This long-term research project, led by Dr Erin Sullivan, explores the impact that digital technology is having on the performance of Shakespeare in the twenty-first century.
Primary focuses include the rise of theatre live broadcasting and online streaming; the increasing incorporation of digital technology into stage performance through the use of dynamic projections and live video feeds; and the movement of the stage into the digital sphere through social media adaptation.
This research will eventually culminate in a monograph by Dr Sullivan for Palgrave’s Shakespeare in Practice series. She has blogged about her work at digitalshakespeares.wordpress.com, and a series of articles and essays on broadcasting, audience live-tweeting, and social media adaptation have also been published. In 2017, Dr Sullivan took up a short-term fellowship at the Folger Shakespeare Library to develop this project.
Shakespeare Institute and University of Birmingham students were involved through a postgraduate research assistantship in 2015 and an undergraduate research scholarship in 2016, as well as a public talk on digital creativity at the Royal Shakespeare Company as part of the University of Birmingham’s Beyond the Book Festival. Currently an M3C funded PhD student is working on the live broadcast side of the project.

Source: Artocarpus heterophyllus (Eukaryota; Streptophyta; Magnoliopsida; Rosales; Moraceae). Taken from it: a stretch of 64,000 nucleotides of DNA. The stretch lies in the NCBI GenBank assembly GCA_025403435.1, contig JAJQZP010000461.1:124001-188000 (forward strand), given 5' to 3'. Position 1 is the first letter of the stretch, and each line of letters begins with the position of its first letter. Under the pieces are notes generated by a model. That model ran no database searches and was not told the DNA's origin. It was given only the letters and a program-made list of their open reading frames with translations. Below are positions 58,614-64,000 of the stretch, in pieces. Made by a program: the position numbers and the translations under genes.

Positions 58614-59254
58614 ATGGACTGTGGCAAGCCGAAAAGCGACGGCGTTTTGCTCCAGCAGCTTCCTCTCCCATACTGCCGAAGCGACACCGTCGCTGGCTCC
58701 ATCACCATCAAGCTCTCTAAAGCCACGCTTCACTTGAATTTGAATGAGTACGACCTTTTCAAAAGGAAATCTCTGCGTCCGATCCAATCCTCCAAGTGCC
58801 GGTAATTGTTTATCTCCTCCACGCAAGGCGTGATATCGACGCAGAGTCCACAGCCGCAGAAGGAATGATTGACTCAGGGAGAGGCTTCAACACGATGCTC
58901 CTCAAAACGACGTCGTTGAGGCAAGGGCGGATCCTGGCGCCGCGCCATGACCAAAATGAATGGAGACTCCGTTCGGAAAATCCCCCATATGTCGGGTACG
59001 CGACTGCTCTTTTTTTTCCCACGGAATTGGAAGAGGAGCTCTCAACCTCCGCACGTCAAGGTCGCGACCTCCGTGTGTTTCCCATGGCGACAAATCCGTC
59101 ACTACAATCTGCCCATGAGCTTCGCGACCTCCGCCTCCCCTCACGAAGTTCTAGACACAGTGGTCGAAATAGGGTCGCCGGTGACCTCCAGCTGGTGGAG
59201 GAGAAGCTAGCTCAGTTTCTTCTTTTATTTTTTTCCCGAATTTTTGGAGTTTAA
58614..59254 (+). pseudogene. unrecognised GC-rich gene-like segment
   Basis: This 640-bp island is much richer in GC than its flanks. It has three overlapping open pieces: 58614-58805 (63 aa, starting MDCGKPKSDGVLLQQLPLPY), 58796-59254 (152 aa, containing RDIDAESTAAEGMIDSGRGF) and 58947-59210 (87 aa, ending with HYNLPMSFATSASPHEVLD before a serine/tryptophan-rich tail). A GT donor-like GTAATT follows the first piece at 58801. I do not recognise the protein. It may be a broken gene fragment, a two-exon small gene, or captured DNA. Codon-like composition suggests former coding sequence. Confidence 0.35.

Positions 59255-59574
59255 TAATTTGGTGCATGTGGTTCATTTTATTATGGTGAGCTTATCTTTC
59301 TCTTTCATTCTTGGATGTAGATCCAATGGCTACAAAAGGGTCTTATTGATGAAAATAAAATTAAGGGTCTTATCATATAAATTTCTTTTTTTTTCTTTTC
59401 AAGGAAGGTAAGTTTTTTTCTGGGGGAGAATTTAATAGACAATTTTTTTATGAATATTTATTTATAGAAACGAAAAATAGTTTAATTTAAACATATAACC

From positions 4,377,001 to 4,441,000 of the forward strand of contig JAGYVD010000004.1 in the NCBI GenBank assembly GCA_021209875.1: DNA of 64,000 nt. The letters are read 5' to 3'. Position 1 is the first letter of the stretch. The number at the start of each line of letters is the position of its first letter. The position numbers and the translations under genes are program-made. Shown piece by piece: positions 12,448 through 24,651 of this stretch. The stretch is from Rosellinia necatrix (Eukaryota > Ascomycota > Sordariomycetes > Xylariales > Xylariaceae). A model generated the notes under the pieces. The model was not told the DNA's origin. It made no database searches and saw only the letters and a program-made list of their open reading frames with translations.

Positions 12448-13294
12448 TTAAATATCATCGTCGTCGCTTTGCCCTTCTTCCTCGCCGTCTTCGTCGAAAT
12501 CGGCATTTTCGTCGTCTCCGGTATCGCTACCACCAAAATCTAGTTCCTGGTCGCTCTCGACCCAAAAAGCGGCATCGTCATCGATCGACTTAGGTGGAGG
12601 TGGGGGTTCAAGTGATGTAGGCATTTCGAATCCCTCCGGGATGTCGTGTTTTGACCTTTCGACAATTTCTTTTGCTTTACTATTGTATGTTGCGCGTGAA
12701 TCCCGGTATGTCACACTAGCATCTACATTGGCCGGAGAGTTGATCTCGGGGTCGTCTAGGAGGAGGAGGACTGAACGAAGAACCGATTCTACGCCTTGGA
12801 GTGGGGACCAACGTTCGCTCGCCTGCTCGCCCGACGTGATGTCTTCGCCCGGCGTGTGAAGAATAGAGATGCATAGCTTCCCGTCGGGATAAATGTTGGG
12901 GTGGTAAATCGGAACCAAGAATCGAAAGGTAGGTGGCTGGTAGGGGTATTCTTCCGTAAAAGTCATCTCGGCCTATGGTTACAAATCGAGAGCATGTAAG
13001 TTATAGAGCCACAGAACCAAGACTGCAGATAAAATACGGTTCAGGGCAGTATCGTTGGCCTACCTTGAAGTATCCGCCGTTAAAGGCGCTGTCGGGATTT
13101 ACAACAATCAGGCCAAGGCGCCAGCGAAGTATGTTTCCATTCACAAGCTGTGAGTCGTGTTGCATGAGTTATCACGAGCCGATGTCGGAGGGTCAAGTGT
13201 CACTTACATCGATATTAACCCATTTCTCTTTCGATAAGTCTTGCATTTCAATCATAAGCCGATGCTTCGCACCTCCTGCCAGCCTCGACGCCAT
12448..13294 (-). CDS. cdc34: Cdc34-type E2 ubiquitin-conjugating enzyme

A Shakespeare Institute Library exhibit on the subject took place in 2017, as well as an event related to the British Library and National Videogame Arcade’s ‘Shakespeare Off the Map’ game-design competition, for which Dr Sullivan was a judge. She is also a board member for The Other Way Works, a Birmingham-based theatre company in Birmingham that uses digital technology to create immersive experiences.
- ‘ “The forms of things unknown”: Shakespeare and the Rise of the Live Broadcast’, Shakespeare Bulletin, 35.4 (2017), pp. 627-62.
- ‘Shakespeare, Social Media, and the Digital Public Sphere: Such Tweet Sorrow and A Midsummer Night’s Dreaming’, Shakespeare, 14.1 (2018), pp. 64-79.
- ‘The Audience is Present: Aliveness, Social Media, and the Theatre Broadcast Experience’, in Shakespeare and the ‘Live’ Theatre Broadcast Experience, ed. Pascale Aebischer, Susanne Greenhalgh, and Laurie Osborne (Arden, 2018)